Tiananmen Square Massacre—Twenty-eighth AnniversaryPublished on 7 June 2017 Hansard and Statements by Senator Jim Munson
Hon. Jim Munson:
Honourable senators, sometimes there are images that never leave your mind. This is an image of Tiananmen Square on June 4 and 5, 28 years ago.
One of the images in my mind as a reporter at that time is protesters on a bridge leading to Tiananmen Square yelling “Minzhu wansui,” — “long live democracy.” In a matter of seconds, the person standing beside me was flattened by an armoured personnel carrier, along with many others. Those are the kind of pictures that never leave you when you talk about human rights and look at human rights in the rest of the world.
I recognize that Canada must work with China on economics, but we can’t forget the fact that, 28 years ago last week, hundreds were killed. Parents lost their children, students, in Tiananmen. I owe it to their families to keep speaking each year in June about what happened in Tiananmen at that time.
Honourable senators, not a lot has changed. If you take a look at a number of reports from Human Rights Watch to Amnesty International, the Chinese government is still detaining activists from that time. In fact, a gentleman was just released a few months ago after 27 years in prison.
I think that each and every day, as we get up in the morning and think of our democracy, we have to think of those like Liu Xiaobo, who is a Nobel Peace Prize winner, who is in prison today serving an 11-year sentence for simply talking about freedom of expression. Under the present government with President Xi, freedom of expression has been restricted even more.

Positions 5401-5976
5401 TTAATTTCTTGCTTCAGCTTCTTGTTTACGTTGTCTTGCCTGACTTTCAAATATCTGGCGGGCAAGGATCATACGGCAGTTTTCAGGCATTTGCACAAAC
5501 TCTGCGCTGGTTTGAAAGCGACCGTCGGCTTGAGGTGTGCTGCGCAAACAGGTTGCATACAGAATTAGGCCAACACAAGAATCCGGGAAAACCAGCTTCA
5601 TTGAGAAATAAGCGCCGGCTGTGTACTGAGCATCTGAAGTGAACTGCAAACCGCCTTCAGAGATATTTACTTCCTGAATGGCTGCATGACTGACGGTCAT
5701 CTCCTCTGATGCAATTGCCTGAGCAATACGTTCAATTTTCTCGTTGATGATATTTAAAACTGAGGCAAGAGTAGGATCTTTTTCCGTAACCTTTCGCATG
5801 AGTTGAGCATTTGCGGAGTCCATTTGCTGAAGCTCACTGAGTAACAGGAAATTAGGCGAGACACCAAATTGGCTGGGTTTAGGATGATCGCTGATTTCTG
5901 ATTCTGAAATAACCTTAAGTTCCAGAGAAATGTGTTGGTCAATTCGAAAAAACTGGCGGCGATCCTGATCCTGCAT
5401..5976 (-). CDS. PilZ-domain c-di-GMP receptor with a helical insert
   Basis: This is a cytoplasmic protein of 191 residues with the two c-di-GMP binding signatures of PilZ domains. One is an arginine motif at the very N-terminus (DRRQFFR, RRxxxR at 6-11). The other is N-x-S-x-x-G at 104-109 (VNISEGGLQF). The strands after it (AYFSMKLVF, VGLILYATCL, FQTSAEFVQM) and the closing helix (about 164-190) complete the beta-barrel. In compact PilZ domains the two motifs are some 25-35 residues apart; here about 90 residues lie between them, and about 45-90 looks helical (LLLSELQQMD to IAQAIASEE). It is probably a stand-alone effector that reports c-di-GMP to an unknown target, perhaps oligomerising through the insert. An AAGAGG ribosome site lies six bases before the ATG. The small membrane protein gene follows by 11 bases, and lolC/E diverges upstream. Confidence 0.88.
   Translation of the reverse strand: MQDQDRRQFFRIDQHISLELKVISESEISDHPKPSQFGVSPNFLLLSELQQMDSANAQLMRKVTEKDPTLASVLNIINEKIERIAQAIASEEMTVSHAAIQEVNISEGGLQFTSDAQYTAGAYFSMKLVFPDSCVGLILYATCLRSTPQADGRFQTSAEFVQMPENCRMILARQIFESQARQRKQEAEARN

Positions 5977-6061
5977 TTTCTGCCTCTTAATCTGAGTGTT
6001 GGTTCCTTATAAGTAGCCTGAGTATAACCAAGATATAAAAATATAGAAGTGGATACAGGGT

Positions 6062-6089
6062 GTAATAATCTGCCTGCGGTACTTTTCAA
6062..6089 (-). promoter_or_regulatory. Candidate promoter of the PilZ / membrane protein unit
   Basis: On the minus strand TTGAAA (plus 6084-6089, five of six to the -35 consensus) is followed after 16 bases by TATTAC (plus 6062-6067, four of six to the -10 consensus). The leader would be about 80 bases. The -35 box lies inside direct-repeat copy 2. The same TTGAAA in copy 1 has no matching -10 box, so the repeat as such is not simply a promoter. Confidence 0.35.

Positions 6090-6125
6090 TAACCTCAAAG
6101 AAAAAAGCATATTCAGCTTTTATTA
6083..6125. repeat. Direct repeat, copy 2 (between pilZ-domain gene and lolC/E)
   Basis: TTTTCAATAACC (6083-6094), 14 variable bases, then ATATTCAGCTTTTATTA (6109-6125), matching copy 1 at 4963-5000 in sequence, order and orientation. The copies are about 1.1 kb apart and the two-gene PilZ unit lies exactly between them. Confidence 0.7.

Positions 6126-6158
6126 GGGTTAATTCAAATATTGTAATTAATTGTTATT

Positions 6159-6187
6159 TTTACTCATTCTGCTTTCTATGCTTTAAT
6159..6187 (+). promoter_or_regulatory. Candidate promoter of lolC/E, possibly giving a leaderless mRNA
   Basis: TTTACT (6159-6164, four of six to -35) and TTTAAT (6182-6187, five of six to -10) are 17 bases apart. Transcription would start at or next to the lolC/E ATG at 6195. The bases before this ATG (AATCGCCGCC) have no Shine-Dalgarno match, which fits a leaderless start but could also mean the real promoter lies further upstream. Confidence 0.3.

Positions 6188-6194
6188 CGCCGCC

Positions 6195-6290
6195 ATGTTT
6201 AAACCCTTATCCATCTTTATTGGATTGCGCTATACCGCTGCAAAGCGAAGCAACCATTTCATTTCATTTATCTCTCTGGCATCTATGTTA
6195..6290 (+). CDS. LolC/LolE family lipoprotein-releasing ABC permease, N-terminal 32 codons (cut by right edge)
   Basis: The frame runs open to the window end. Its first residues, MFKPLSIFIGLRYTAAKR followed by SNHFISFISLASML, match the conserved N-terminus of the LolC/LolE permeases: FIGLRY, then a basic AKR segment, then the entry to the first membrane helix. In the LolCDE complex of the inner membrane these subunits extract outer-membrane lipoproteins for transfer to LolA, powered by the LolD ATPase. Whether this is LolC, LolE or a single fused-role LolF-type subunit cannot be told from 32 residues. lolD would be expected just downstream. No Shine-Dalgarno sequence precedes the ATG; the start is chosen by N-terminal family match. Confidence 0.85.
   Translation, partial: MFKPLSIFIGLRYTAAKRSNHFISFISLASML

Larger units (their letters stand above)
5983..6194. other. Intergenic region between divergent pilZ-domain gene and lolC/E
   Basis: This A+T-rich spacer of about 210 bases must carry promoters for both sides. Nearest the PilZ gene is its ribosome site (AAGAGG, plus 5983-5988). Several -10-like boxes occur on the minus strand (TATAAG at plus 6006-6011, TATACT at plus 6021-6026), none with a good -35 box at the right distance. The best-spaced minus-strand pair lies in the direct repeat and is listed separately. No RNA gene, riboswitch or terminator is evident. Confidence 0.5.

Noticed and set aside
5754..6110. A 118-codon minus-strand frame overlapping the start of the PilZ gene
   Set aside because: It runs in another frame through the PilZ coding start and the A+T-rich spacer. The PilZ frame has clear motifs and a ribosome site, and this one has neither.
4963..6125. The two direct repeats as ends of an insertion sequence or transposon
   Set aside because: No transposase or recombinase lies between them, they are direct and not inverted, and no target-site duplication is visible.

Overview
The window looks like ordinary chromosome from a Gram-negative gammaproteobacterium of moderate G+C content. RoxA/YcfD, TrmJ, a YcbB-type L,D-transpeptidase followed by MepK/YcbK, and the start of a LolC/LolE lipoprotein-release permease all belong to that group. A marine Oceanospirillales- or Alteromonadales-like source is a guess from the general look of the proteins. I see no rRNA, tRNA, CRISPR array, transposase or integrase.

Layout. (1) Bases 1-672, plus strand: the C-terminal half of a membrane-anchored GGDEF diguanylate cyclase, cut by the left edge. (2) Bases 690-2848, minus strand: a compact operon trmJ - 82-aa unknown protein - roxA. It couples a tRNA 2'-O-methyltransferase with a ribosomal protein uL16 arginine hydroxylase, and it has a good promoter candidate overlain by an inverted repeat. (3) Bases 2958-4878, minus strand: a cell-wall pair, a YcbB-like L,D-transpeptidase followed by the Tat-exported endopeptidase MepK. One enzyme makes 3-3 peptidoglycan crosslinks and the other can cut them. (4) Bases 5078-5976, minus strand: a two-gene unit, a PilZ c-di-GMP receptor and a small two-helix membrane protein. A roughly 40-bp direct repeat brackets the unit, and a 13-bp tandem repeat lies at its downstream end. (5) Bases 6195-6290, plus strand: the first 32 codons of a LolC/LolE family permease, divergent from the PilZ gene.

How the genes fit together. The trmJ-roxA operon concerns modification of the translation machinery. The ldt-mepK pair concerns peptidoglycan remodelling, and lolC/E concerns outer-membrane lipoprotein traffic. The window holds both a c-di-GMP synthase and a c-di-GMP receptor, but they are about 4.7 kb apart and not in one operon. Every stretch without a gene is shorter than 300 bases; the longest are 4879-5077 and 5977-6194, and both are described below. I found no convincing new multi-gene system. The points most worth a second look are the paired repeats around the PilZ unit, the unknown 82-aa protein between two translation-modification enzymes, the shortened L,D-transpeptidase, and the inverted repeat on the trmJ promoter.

On a personal level, in the work that we all do, and I do, on disability rights, you can imagine persons with disabilities face discrimination in education and employment.
Recently, there has been a nationwide crackdown on human rights lawyers and activists that continues throughout 2016-17. Activists and human rights defenders continue to be systematically subjected to monitoring, harassment, intimidation, arrest and detention. There has been more power given to the national government in dealing with security laws and regulations. The ultimate freedom of expression in these days, of course, is the Internet. There has been censorship and new laws passed intercepting the Internet and things that went on there.
Honourable senators, I know that we can’t live in the past, and we must live in the present and pay attention to the future, but all our paths have been important and they have shaped who we are and why we are here, whether it’s human rights or dealing with other issues, such as trade.
Thinking of media surveillances going on in China today, I’ll close with the thought of let’s just pause for a second every once in a while in our lives to think about those people who simply wanted to have the right to the free speech that I have today.